Legislative Line Item Veto Act and Other Expedited Rescission Bills: Brief Overview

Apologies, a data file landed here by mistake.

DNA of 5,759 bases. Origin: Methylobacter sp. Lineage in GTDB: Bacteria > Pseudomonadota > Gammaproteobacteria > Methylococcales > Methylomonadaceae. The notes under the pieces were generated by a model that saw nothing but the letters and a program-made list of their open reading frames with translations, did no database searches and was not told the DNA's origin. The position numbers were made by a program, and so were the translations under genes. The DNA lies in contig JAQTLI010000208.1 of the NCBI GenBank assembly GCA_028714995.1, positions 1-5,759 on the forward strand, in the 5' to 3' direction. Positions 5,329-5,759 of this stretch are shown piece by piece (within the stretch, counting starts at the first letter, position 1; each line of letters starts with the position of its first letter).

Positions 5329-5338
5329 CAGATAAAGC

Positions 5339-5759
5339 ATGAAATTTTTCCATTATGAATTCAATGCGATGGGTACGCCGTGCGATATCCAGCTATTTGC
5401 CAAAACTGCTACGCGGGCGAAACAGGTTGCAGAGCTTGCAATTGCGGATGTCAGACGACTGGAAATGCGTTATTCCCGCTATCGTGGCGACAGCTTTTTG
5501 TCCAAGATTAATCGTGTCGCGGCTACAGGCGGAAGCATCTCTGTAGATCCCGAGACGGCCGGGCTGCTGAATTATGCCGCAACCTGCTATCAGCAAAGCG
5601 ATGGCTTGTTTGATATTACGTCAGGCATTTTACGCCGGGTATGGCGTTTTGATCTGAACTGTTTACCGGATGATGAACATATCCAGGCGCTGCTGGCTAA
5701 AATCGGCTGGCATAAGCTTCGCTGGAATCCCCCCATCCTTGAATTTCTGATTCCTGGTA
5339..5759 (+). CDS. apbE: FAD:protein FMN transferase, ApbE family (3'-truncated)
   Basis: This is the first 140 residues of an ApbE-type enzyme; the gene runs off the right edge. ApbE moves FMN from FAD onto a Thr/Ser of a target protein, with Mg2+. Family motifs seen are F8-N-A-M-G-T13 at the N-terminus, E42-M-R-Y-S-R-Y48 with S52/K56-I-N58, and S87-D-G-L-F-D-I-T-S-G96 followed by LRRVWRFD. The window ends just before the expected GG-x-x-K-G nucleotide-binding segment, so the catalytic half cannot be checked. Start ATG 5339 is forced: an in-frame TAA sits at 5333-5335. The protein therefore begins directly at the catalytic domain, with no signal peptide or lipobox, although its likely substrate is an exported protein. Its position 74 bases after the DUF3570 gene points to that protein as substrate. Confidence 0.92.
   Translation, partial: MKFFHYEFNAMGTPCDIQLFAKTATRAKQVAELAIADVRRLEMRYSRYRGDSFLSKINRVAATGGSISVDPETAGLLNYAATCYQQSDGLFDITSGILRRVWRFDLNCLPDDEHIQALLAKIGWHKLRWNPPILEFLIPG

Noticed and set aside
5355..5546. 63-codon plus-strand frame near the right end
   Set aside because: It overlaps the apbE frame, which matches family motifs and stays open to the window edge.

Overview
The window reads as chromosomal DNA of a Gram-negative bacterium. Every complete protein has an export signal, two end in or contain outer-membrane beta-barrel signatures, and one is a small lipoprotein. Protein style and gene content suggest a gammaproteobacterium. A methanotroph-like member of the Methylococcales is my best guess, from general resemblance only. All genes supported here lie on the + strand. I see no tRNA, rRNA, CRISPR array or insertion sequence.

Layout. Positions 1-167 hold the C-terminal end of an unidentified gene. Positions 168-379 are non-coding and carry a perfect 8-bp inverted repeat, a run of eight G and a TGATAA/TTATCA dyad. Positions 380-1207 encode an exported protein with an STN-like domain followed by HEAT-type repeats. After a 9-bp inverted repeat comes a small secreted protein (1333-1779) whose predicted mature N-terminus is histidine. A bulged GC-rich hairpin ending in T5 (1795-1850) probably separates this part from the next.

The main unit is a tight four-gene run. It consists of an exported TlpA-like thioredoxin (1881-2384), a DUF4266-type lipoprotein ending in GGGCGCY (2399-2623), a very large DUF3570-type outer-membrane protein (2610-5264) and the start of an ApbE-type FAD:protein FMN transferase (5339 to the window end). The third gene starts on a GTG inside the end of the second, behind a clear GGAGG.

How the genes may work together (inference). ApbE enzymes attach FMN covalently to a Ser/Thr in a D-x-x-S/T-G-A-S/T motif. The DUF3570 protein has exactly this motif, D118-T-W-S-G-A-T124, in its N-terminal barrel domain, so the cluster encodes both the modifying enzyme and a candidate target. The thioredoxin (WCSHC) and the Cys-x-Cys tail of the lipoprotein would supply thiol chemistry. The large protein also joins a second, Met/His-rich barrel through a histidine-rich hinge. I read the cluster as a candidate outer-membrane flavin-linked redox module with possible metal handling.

Order Code RS22425 April 20, 2006 CRS Report for Congress Received through the CRS Web Legislative Line Item Veto Act and Other Expedited Rescission Bills: Brief Overview Virginia A. McMurtry Specialist in American National Government Government and Finance Division Summary Under current law, if the President wants to rescind (cancel) funding provided in an appropriations act, he must transmit a special message to Congress and obtain the approval of both houses within 45 days of continuous session, or the funds must be released. Instead of allowing Congress to ignore presidential rescission requests, “expedited rescission” requires at least one house to vote on his proposals. A draft measure from the Bush Administration incorporating expedited rescission has been introduced as H.R. 4890 and S. 2381; and H.R. 2290 (Section 311), H.R. 4699, and S. 2372 contain similar provisions. Expedited rescission bills have attracted supporters over the years, because the approach is generally regarded as transferring less power from Congress to the President than most other ways to alter the rescission framework. This report will be updated as events may warrant. Background Under the framework established by the Impoundment Control Act (ICA) of 1974 (P.L. 93-344, 88 Stat. 297), whenever the President wants to rescind (cancel) budget authority, he must transmit a special message to Congress and obtain the support of both houses within 45 days of continuous session. If denied congressional approval during this time period, the President has to make the budget authority available to executive agencies for obligation and expenditure. President George W. Bush had access to the item veto as Governor of Texas and has called repeatedly for similar authority for the President, most recently in his State of the Union address on January 31, 2006, when he noted, “We can tackle this problem [of too many special interest ‘earmark’ projects] together, if you pass the line-item veto.”1 An 1 Constitutions in 43 states provide an item veto to allow the Governor to eliminate discrete items in a bill before signing the measure into law, but a constitutional amendment would be necessary to give the President such “true” line item veto authority. Various statutory alternatives such as expedited rescission are sometimes referred to as giving the President a “line item veto”; this is not entirely accurate, but calls attention to some functional similarities. Congressional Research Service ˜ The Library of Congress CRS-2 Administration draft bill, titled the Legislative Line Item Veto Act of 2006 (LLIVA), was introduced as H.R. 4890 and S. 2381 on March 7, 2006. Hearings were held by two House committees the following week.2 Instead of allowing Congress to ignore presidential recommendations for rescissions, “expedited rescission” would require at least one house to vote on his proposals. If one house disapproves the request, the other house need take no action because approval by both houses would be necessary to make the rescission permanent. In contrast, “enhanced rescission,” briefly available under the Line Item Veto Act of 1996, altered the rescission framework to create a presumption favoring the President.3 Under enhanced rescission, spending reductions identified in special presidential messages were to remain permanently cancelled unless Congress enacted a disapproval bill, likely requiring a two-thirds majority in both chambers to override a presidential veto. Expedited rescission bills focus on procedural changes in Congress and typically contain a detailed schedule to ensure immediate introduction of a measure to approve the Presidents’s rescission request, prompt reporting by committee or automatic discharge, special limits on floor amendments and debate, and so on. Under expedited rescission, congressional approval would still be necessary to cancel the funding, but the fast-track procedures would help to ensure an up-or-down vote on the President’s message. Major Provisions in the Legislative Line Item Veto Act of 2006 In addition to the existing rescission authority accorded the President under the 1974 ICA framework, the LLIVA (H.R. 4890/ S. 2381) would amend the ICA by inserting a new “Part C — Legislative Line Item Veto.” The provisions would authorize the President, in a special message to Congress, to propose (1) rescission of any dollar amount of discretionary budget authority in an appropriations act; (2) rescission of any item, in whole or part, of direct spending; or (3) repeal of targeted tax benefits. The contents of the special message are specified, including a draft bill to approve the President’s request. The LLIVA would grant the President considerable flexibility in the submission and packaging of the special messages. There are no time constraints, and a single message may include any number of rescissions. Further, the LLIVA does not stipulate that a special message be confined to a single public law; therefore, one message may encompass budget authority or items of direct spending from several laws. Any amounts rescinded must be used for deficit reduction. Within five days of enactment of a rescission approval bill, the chairmen of the Budget Committees would be required to adjust committee allocations accordingly, and the Office of Management and Budget 2 On Mar. 15, 2006, the House Rules Subcommittee on Legislative and Budget Processes held a hearing on H.R. 4890. For the Subcommittee’s testimony in electronic form, see [http://www.rules.house.gov/legbudg/hearings/lineitemveto/109_lpb_lineitemveto_index.html]. On Mar. 16, 2006, the House Budget Committee held a hearing on “Budget Process Overhaul,” including expedited rescission proposals. For the Committee’s testimony in electronic form, see [http://www.house.gov/budget/hearings/ryunstmnt031606.htm]. 3 The Supreme Court struck down this previous statutory effort (P.L. 104-130, 110 Stat. 1200), to create item-veto-like authority for the President via enhanced rescission, in Clinton v. City of New York, 524 U.S. 417 (1998). CRS-3 would be required to adjust spending caps under the Balanced Budget and Emergency Deficit Control Act (P.L. 99-177, 99 Stat. 1037). Rescission requests from the President would be considered under fast-track procedures. The President’s proposed bill could be introduced by the House and Senate leadership within two days following receipt of the special message, after which any Member could introduce the President’s proposal. The committee to which the bill is referred would have five days to report the bill without substantive revision, and with or without recommendation; if the reporting deadline were not met, the bill would be automatically discharged and placed on the calendar. A vote on final passage would have to occur by the 10th day of session following introduction of the approval bill. Debate would be limited to four hours in the House and 10 hours in the Senate. No amendments to the approval bill would be in order in either chamber. Additional expedited procedural rules are detailed for consideration of the approval bill. The LLIVA would allow the President to withhold any budget authority proposed for rescission for up to 180 days following transmittal of the special message. Likewise, the President could suspend the execution of any item of direct spending contained in a special message for 180 days. The bills would allow, but not require, the President to release the funds before the expiration of the 180 days. Language in the LLIVA states that its provisions are severable. For purposes of judicial review, this means that if a court found a portion of the measure to be unconstitutional, the remainder of its provisions would remain in force. The act would become effective upon signing and would apply only to spending or tax provisions contained in bills enacted after its passage. Expedited Rescission Bills Previously Passed in the House The expedited rescission approach, as seen in the LLIVA, has attracted support over the years, because it is generally regarded as transferring less power from Congress to the President than most other approaches that would modify the ICA framework. In 1992, 1993, and 1994, the House passed an expedited rescission bill each year.4 In the 102nd Congress, H.R. 2164, passed by the House in 1992, would have allowed the President to transmit special rescission messages within three days of signing an appropriations act; each message could have proposed rescissions from one act. A proposed rescission could not have reduced a program below the budget level of the previous year or by more than 25% for a new program. The bill included expedited procedures to ensure a floor vote within 10 days of introduction, with no amendments allowed. In the 103rd Congress, H.R. 1578, as passed by the House in 1993, had no limit on the amount that could be rescinded, allowing the President to request rescission of 100% 4 For further discussion of efforts to grant the President expanded impoundment authority and of related floor votes, see CRS Issue Brief IB89148, Item Veto and Expanded Impoundment Proposals (hereafter cited as CRS Issue Brief IB89148); and CRS Report RL30223, Presidential Rescission Authority: Efforts to Modify the 1974 Framework, both by Virginia A. McMurtry. As described therein, the Senate voted on bills using other approaches, such as enhanced rescission. CRS-4 of a program’s funding, thereby effectively eliminating it. H.R. 1578 also contained provisions for expedited judicial review. In a significant departure from previous expedited rescission measures, H.R. 1578, as approved by the House, detailed fast-track procedures for expedited consideration of a rescission’s substitute, as reported by the Appropriations Committee, to provide an alternative to the President’s package. In the second session of the 103rd Congress, H.R. 4600 came to the floor and passed the House in 1994 with a substitute amendment, characterized by its supporters as strengthened expedited rescission. H.R. 4600, as approved by the House, would have allowed submission of a special rescission message at any time. The House-passed version of H.R. 4600, however, retained the requirement to prepare a separate special message and accompanying draft bill for each appropriations subcommittee having jurisdiction over accounts in a given appropriations act from which rescissions were requested. Further, H.R. 4600, as passed in 1994, would have authorized special messages from the President proposing the repeal of any targeted tax benefit within 20 days following enactment. During floor debate under the expedited procedures, a motion to strike any proposed rescission or repeal of targeted tax benefit would have been in order if supported by 50 Members in the House, or by 15 in the Senate. Other Expedited Rescission Bills in the 109th Congress Similar bills are pending in addition to H.R. 4890 and S. 2381. An omnibus budget reform measure, H.R. 2290, sponsored by Representative Jeb Hensarling and others, contains provisions for expedited rescission in Section 311, “Enhanced Consideration of Certain Proposed Rescissions.” The provisions would authorize the President to propose rescission of any budget authority in an appropriations act that he identifies as “wasteful.” Along with the proposed rescission, the President could also propose to reduce the appropriate discretionary spending limits for new budget authority and outlays under the Balanced Budget and Emergency Deficit Control Act of 1985 by an amount not exceeding the proposed rescission. Provisions for the special message and accompanying draft approval bill are similar to those in the LLIVA; however, H.R. 2290 would have just one message for each appropriations act, unless the act included accounts falling within the jurisdiction of more than one appropriations subcommittee, in which case the President would send a separate special message and accompanying draft bill for accounts within the jurisdiction of each subcommittee.5 Representative Mark Udall has introduced three expedited rescission measures in the 109th Congress,6 the most recent of which is H.R. 4699. The stated purpose of H.R. 4699, the “Stimulating Leadership in Cutting Expenditures Act (or SLICE Act) of 2006,” is “to enable the President to require Congress to debate and vote on certain presidential 5 A floor amendment containing similar provisions for expedited rescission was considered by the House in the 108th Congress and rejected by vote of 174-237. See CRS Issue Brief IB89148. 6 The other expedited rescission bills introduced by Mr. Udall are less comprehensive than H.R. 4699. The first measure, H.R. 982, the Expedited Rescissions Act of 2005, introduced on Feb. 17, 2005, provides for rescission of budget authority only in appropriations acts. H.R. 3966, also titled the SLICE Act and introduced on Sept. 29, 2005, provides for rescission of budget authority both in appropriations acts enacted before Jan. 1, 2006, and in P.L. 109-59, 119 Stat. 1144, in order to offset spending for natural disasters occurring during 2005. CRS-5 proposals for reducing spending.” The provisions for special messages and expedited procedures in H.R. 4699 would apply to any budget authority provided in an appropriations act or in P.L. 109-59 (119 State. 1144, the omnibus transportation authorization act). As seen in previous measures, the President would submit more than one special message and approval bill if the appropriations act contained accounts under the jurisdiction of various appropriations subcommittees. For messages proposing rescission of funds provided in the transportation act, the draft bill would be broken down into sections corresponding to specific projects. Senator John Kerry has introduced S. 2372, the Expedited Budget Item Veto Review Act of 2006. This bill is similar in coverage to the Line Item Veto Act of 1996. S. 2372 would allow the President to suspend and propose for cancellation (1) any dollar amount of discretionary budget authority, (2) any item of new direct spending, and (3) any limited tax benefit. Not later than three calendar days after the date of enactment of the applicable law, the President could submit a special message proposing such cancellations and a draft bill for each item to be cancelled. Provisions for identifying limited tax benefits also reflect those in the 1996 law. Expedited procedures would seek to ensure a vote on final passage of an approval bill by the close of the 10th legislative day following its introduction. Items proposed for cancellation in a special message would be made available for obligation or take effect on the date upon which the draft bill accompanying the special message were to be defeated in either the House or the Senate. Legislative Line Item Veto Act of 2006 in Perspective The provisions for expedited consideration of special messages from the President proposing rescissions of funds have remained quite similar over the years. Various versions of expedited rescission bills pending in the 109th Congress all seek to ensure a vote on final passage of the approval bill within 10 days after its introduction in the chamber. In the early 1990s, there were bills with provisions to allow for consideration of a substitute package of rescissions reported by the Appropriations Committee as an alternative to the President’s package, or to allow a motion to strike a particular rescission from the approval bill with sufficient support. None of the expedited rescission bills in the 109th Congress contains such provisions. Expedited rescission bills have differed in scope of coverage over the years. Some earlier bills confined the special messages to proposed rescissions of discretionary budget authority (appropriations). Subsequently, items of direct spending (entitlements) and limited or targeted tax benefits were added. In the 109th Congress, H.R. 4699 would add certain transportation projects to the universe of possible cancellations available to the President. The LLIVA arguably would grant the President among the most expansive scopes of coverage seen in an expedited rescission bill, by encompassing rescission of any dollar amount of discretionary budget authority or the rescission, in whole or part, of any item of direct spending. With respect to direct spending, the Line Item Veto Act of 1996 and S. 2372 would limit potential cancellations to any new item of direct spending (emphasis added). The LLIVA, along with some other measures, would also cover targeted tax benefit provisions. In comparison with other expedited rescission bills over the years, the LLIVA would grant the President greater flexibility in the submission and packaging of special messages; for example, it stipulates no deadline for submission of a special message CRS-6 following the signing of an appropriations act. Special messages are generally confined to a single appropriations act, with separate messages and approval bills to be prepared for each appropriations subcommittee with jurisdiction over accounts affected by the rescission proposals; the LLIVA has no such stipulations, so a special message could include proposed cancellations from several laws. The LLIVA, as developed by the Administration, contains some provisions not previously seen in expedited rescission bills. The new components would allow the President to withhold funds proposed for rescission or to suspend the execution of an item of direct spending for up to 180 days. Supporters of these provisions contend that they would provide for a temporary withholding or suspension until Congress had a chance to consider a President’s request, and that such a mechanism is necessary so that Congress would have the opportunity to act on a President’s rescission proposal received just before an extended recess or period of adjournment. Others see these provisions as subject to abuse and unnecessary, with the expedited procedures in LLIVA usually ensuring a final vote on the President’s request within a month; in their view, a period considerably shorter than 180 days would suffice to give Congress the opportunity to act on a special message. Critics of the 180-day withholding mechanism may view the provisions arguably as sanctioning the return of policy deferrals, originally provided for in the ICA, subject to a one-house veto, but invalidated by the I.N.S. v. Chada (462 U.S. 919 (1983)) and City of New Haven v. United States (809 F.2d 900, D.C. Cir. 1987) decisions, as well as the statutory provisions in P.L. 100-119.7 Supporters of the 180 day provision stress that this is the maximum period that the funding could be deferred, and the bill language would allow the President to release the funds earlier “if the President determines that continuation of the deferral would not further the purposes of this Act.” The language, however, would not require early release of funds, even if one chamber voted to reject the approval bill. The Line Item Veto Act of 1996, with its enhanced rescission framework, was considered even by some of its supporters to have possible constitutional flaws, and the measure contained provisions for expedited judicial review. In contrast, observers tend to view the expedited rescission approach, at least as applied to items of discretionary spending, as passing muster on constitutional grounds. The severability provision in the LLIVA creates further statutory insulation; if one provision were to be found unconstitutional, the remainder of the act would not be affected. For example, if one type of cancellation, such as targeted tax benefits, were to be overturned, the President’s authority to submit special rescission messages for expedited consideration, covering items of discretionary budget authority or direct spending, might continue to be available. 7 For further discussion of policy deferrals, see CRS Issue Brief IB89148. For further discussion of possible constitutional issues, see CRS Report RL33365, Line Item Veto: A Constitutional Analysis of Recent Proposals, by Morton Rosenberg.